In 1943, then 16 years old (the minimum required age), Pierre Sidos joined the youth movement of the Parti Franciste, one of the main collaborationist movements under the Vichy regime. In January 1946, he was tried by a court in La Rochelle—along with his father, mother and his brother Jacques—convicted and received a 5-year jail sentence for his membership in the Parti Franciste. The conviction was reduced as Sidos was still a minor at the time of the events. His father François was sentenced to capital punishment, guilty of unlawful arrests of resisters organized with the Milice, and of his participation in the armed conflict with the Nazi forces against the Allies. Before his execution on 28 March 1946, François wrote a letter to his sons, urging them to avenge his “unjust death”.

His brother Jacques was sentenced to 10 years in jail for his past in the Vichy intelligence services, his mother released with all charges dropped, and Pierre was sent in autumn 1946 to the Natzweiler-Struthof concentration camp in Alsace. The place, originally built by the Nazis in 1941, had been recently transformed by the French authorities to include elementary needs, such as central heating or electric lighting. The inmates—most of them former Nazi-collaborators—could even organize free-fights, running competitions or put on a play.

While serving his sentence, Pierre Sidos spent most of his time reading and running. He met Marcel Bibé, a former Bezen Perrot militant who initiated him in Celtic esoterism. Sidos then began to write about druidism and the Celtic Cross, which he described in his prison notes as the allegory of the “walking sun and universal life”, a symbol he would later use in all the organizations he created: Jeune Nation, Occident and L’Œuvre Française.

In 1948, the French authorities made an offer to the inmates: their release against an enlistment in the Indochina War. Sidos refused the proposition, while hundreds of former Nazi collaborators were sent to fight within the French army in southeast Asia, diffusing Wehrmacht and SS songs they had learnt during their internment in Natzweiler-Struthof.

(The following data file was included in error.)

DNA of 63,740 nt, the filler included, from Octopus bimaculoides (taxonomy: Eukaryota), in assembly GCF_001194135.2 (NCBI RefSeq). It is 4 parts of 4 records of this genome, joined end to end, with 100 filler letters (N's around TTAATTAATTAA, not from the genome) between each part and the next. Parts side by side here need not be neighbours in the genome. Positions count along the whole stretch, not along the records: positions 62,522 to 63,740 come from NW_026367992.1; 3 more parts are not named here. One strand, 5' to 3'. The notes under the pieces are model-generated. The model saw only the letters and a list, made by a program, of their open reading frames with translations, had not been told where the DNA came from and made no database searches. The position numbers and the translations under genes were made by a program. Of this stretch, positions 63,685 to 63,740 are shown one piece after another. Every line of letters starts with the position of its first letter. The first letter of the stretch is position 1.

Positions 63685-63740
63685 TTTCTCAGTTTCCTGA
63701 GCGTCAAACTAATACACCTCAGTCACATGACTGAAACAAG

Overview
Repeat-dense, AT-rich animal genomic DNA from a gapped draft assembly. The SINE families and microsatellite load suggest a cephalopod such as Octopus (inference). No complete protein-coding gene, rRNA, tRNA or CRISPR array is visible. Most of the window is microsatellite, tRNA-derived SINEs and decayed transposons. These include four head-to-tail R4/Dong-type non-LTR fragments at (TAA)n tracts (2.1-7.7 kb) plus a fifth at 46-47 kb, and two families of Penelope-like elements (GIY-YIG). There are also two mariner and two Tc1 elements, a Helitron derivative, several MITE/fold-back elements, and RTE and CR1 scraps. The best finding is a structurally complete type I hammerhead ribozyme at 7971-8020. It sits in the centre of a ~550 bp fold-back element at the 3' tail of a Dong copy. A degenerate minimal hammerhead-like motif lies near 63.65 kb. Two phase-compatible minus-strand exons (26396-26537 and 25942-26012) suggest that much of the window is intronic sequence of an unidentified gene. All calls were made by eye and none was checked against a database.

Family: 1927–1938

Pierre Sidos was born on 6 January 1927 in Saint-Pierre-d’Oléron, the son of François Sidos (1891–1946) and Louise Rocchi. He grew up in a familial background strongly tainted with nationalism and far-right ideologies. As a child, he had fun recreating the March on Rome in the family house staircase with his brother Jean, later killed in action by the German forces in 1940. Pierre Sidos has asserted that the death of his brother was the event that made him swing into political action.

His father, a Catholic and anti-republican right-winger, had been a member of the Jeunesses Patriotes, a far-right league dissolved in 1936. Born in Mouzaïaville (then in French Algeria) and serving in the colonial army, he had traveled across the French empire where he met his wife Louise. A First World War hero, François Sidos eventually collaborated with the Vichy regime during WWII. His mother Louise was of Corsican descent and his grandfather, Jean Rocchi, a fervent Bonapartist and friend of Pierre Taittinger, future leader of the Jeunesses Patriotes.


Attribution : This article uses material from the Wikipedia article Pierre Sidos, which is released under the Creative Commons Attribution-Share-Alike License 3.0.

Leave a Comment